Aishwarya RameshPublished: 21 Oct 2019, 11:45 PM
Advertising

Ogilvy's Brand David takes Vivo, Dentsu Impact to court

Ogilvy India has taken smartphone maker Vivo and creative agency Dentsu Impact to court over allegations of plagiarism. According to the lawsuit, Ogilvy alleged that Vivo had approached its agency Brand David last year to pitch ideas to advertise their phones. Vivo eventually informed Ogilvy that they would not be going ahead with the ad that they pitched, to which, Ogilvy responded and informed Vivo that the intellectual property rights of the proposal still belonged to Brand David. Last year, Ogilvy claimed to have shared a detailed storyboard with Vivo before they rejected their “amusement park” idea.

Mumbai Mirror reports that Justice BP Colabawalla has directed Vivo to pay either deposit one crore rupees or furnish a guarantee from a reputed bank. Below is the ad in question.

Before the Bombay High Court where the petition was filed, Vivo and Dentsu Impact refuted Ogilvy’s claims. Mumbai Mirror reports that representing lawyer, senior advocate Venkatesh Dhond argued that a similarity in an idea could not amount to infringement, despite the court observing that there were quite a few similarities between Vivo’s final ad and the proposal sent by Ogilvy’s Brand David.

Aamir Khan replaced Ranveer Singh as Vivo's brand ambassador in 2018 and in that same year, Ogilvy and Vivo worked together to create a series of ads.

KV Sridhar aka Pops, founder and chief creative officer at Hypercollective points out that plagiarism is just a symptom, but the disease is bigger than this. “Sometimes agencies fight; sometimes the client fights — depending on who is bigger. If the agency is bigger, they want to be politically correct and they remain quiet. If the agency is small, nobody really bothers about the allegations.This has been happening for a while. During a pitch, a brand calls for pitches from six to 10 agencies and the client has no idea what they want. They use these pitches to scout for new ideas, not for new agencies,” he says.

KV Sridhar
KV Sridhar

Pops opines that the issue is not just about dishonest agencies, but also dishonest clients. He mentions that every agency out there would've faced a couple of cases like this in the past, wherein a creative idea is stolen and used by the client.

We ask Pops if he has experienced something similar during his career as a creative person and he replies, not before 1990. He recounts that at the time, the pitches used to happen on a strategic level and they were not that frequent. There were hardly any price negotiations either. “There used to be a standard 15 per cent levied as a pitch fee and there was no negotiation on that front. There was no negotiation on the creative either since the entire pitch was not based on a creative. The brands understand the work that an agency has done and there is a certain synergy between the brand and the agency,” he remembers.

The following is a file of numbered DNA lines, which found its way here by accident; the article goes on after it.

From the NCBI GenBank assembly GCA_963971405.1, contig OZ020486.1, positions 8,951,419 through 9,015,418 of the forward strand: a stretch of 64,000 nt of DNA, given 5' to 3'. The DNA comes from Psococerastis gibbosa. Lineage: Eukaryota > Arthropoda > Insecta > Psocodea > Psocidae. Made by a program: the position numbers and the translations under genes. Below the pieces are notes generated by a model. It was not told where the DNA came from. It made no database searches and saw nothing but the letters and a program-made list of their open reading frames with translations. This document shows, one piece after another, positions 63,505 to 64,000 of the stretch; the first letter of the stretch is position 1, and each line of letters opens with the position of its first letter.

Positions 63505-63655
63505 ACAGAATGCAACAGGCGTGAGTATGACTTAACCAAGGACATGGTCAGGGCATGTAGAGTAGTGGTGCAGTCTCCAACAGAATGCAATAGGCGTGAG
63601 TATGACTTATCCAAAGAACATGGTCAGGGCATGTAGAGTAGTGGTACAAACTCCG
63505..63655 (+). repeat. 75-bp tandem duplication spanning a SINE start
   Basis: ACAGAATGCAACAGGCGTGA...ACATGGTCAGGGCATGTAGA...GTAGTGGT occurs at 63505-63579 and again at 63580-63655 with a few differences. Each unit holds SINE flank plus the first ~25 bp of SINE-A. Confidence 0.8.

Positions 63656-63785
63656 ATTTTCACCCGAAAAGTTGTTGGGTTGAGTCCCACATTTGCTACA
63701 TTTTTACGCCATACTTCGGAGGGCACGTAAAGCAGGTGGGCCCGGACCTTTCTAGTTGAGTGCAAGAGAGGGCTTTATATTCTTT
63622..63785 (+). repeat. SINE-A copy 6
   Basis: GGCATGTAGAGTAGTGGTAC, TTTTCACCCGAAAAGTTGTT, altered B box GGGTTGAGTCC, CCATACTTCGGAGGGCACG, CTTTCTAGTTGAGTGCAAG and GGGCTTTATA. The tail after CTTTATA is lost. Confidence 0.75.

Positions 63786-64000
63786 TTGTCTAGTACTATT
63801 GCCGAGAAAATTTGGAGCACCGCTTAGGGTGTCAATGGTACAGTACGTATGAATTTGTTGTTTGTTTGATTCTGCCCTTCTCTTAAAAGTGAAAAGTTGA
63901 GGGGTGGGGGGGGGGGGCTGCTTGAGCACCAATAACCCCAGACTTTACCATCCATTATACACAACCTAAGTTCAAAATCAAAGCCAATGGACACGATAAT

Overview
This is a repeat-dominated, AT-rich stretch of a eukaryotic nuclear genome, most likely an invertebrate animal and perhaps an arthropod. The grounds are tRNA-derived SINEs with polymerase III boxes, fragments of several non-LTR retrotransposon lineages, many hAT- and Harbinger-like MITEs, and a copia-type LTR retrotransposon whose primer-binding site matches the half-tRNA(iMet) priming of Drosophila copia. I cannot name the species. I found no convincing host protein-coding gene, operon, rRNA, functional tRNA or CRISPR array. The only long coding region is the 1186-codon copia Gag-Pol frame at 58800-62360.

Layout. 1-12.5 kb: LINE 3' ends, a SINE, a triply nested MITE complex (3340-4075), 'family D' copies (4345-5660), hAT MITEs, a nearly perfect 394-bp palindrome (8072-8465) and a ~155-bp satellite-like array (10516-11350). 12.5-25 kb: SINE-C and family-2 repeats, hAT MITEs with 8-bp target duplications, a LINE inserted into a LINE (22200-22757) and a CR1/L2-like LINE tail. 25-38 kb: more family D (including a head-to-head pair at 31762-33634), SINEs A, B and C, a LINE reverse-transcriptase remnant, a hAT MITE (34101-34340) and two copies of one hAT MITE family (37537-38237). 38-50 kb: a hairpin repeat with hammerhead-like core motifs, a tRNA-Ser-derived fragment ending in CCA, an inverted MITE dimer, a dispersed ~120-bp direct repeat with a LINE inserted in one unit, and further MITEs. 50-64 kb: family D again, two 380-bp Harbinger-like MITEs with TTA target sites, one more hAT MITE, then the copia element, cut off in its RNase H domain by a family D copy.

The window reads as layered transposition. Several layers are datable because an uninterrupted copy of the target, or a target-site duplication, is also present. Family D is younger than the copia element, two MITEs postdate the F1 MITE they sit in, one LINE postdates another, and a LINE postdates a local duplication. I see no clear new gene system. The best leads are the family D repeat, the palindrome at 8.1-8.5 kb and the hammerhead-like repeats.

“There was this one pitch for a retail giant, some 10-12 years ago, when I was working at Leo Burnett and we were one of the participating agencies. We did not win the account but we came to know through somebody that the winning agency is working on an idea similar to ours. We wrote a strongly worded letter to the brand and they apologised and ultimately told us that they wanted to produce the film and they requested permission to produce the same with another agency, paying us a fee. The client was grateful to know and understand our half and pay us for the same,” Pops recollects.

He is of the opinion that industry bodies such as AAAI (Advertising Agencies Association of India) must do something and help agencies by penalising clients who misbehave. “All clients are not bad but if few names come out, they will start behaving properly. Senior people should stand up and talk about it. Creative directors of agencies should also be vigilant of the source of ideas that are pitched to clients and they need to act as gatekeepers, in a sense,” he says with conviction.

Pratap Bose, chairman and co-founder of The Social Street and former chief operating officer at DDB Mudra Group is unsure why the issue is escalating to this level. “That’s the thing about the nature of our field — communication — that these coincidences are not uncommon. It’s not done with intentions of cheating someone, but it’s part of the creative process. Sometimes, individuals have coinciding thoughts. We believe that our work is truly original until we find out that this has been done before in some part of the world,” he says. “There is a limit to the English language,” he continues, “there are only so many letters in the alphabet you can use to make words. Similarly, there’s only so many instruments you can use to create a particular type of music,” he explains.

Pratap Bose
Pratap Bose

Bose endorses Pops’ opinion when he says, “Nowadays brands call for a pitch between multiple agencies, shop for ideas and work with the agency that gives them a good deal.”

“Agencies don't mind this either, as long as there is some business coming in. Now the added confusion is what they should do on the digital front too. So you call six digital agencies, six mainstream agencies and six content agencies. So you've got 18 agencies fighting for the same brand! At the end of the day, neither the client nor the agency knows where this idea has come from. Clients pick an idea they like and assign it to the agency that will execute it inexpensively,” he concludes.